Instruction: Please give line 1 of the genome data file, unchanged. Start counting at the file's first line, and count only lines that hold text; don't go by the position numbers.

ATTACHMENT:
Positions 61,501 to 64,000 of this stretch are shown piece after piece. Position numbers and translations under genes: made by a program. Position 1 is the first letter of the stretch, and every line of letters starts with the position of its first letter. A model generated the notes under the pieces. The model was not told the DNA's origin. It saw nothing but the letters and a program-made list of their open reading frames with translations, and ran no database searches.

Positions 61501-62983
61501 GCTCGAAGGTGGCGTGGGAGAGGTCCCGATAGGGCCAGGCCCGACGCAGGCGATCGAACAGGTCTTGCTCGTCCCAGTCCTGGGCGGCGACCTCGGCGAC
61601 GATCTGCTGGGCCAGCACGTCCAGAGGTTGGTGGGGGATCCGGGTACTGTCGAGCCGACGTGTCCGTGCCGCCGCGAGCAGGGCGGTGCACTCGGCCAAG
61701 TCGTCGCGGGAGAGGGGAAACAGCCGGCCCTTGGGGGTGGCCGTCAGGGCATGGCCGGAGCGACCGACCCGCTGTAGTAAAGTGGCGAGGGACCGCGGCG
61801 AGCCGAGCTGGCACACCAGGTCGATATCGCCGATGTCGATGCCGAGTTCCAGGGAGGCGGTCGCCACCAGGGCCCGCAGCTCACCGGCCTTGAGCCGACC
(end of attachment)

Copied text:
Positions 61,501 to 64,000 of this stretch are shown piece after piece. Position numbers and translations under genes: made by a program. Position 1 is the first letter of the stretch, and every line of letters starts with the position of its first letter. A model generated the notes under the pieces. The model was not told the DNA's origin. It saw nothing but the letters and a program-made list of their open reading frames with translations, and ran no database searches.